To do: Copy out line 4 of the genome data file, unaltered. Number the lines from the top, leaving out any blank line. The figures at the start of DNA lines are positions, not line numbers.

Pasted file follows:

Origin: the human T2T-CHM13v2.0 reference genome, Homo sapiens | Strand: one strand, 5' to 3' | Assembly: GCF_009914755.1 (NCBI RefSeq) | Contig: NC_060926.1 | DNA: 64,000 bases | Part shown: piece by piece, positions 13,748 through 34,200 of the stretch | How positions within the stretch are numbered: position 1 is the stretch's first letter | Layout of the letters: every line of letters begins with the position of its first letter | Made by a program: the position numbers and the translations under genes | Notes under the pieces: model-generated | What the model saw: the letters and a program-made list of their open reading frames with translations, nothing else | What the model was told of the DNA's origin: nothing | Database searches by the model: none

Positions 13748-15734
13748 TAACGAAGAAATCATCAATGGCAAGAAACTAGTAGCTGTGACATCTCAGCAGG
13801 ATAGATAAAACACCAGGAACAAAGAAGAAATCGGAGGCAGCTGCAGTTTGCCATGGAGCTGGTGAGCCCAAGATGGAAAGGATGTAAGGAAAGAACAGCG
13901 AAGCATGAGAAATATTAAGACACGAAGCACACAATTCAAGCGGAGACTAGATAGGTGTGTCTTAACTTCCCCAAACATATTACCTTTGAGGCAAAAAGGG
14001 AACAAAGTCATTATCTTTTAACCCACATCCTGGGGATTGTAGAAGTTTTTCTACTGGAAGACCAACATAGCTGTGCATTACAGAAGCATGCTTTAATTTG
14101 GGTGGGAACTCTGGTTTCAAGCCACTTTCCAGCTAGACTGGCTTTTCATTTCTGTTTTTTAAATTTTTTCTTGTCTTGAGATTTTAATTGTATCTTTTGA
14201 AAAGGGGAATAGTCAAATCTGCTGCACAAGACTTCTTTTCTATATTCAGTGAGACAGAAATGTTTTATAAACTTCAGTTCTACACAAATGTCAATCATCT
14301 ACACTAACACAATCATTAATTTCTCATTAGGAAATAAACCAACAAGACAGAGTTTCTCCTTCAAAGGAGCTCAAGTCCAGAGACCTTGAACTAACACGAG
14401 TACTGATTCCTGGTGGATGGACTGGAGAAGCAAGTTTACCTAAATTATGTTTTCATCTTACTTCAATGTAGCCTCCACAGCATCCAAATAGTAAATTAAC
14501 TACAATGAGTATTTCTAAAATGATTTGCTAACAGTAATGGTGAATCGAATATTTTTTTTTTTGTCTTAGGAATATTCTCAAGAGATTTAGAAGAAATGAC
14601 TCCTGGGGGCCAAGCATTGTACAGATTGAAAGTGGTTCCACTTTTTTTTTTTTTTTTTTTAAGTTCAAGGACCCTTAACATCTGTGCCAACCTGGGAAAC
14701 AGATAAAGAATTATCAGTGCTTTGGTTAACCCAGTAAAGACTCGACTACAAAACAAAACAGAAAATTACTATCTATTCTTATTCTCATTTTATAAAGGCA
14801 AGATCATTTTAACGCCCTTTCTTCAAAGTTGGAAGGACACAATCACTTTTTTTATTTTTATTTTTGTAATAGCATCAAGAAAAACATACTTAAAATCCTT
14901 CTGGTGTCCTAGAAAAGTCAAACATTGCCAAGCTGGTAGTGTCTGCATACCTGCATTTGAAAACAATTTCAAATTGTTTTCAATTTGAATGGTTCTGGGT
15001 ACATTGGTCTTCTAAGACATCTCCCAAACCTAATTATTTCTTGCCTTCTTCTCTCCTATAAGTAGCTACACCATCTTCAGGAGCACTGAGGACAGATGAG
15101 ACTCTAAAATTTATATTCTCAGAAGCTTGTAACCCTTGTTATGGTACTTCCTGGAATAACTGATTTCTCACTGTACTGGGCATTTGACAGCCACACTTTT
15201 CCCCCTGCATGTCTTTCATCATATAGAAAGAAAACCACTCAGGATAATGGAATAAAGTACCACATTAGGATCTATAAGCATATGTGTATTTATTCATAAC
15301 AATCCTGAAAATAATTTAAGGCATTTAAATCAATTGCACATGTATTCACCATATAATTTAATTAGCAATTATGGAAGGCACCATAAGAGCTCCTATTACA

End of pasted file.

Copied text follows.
13801 ATAGATAAAACACCAGGAACAAAGAAGAAATCGGAGGCAGCTGCAGTTTGCCATGGAGCTGGTGAGCCCAAGATGGAAAGGATGTAAGGAAAGAACAGCG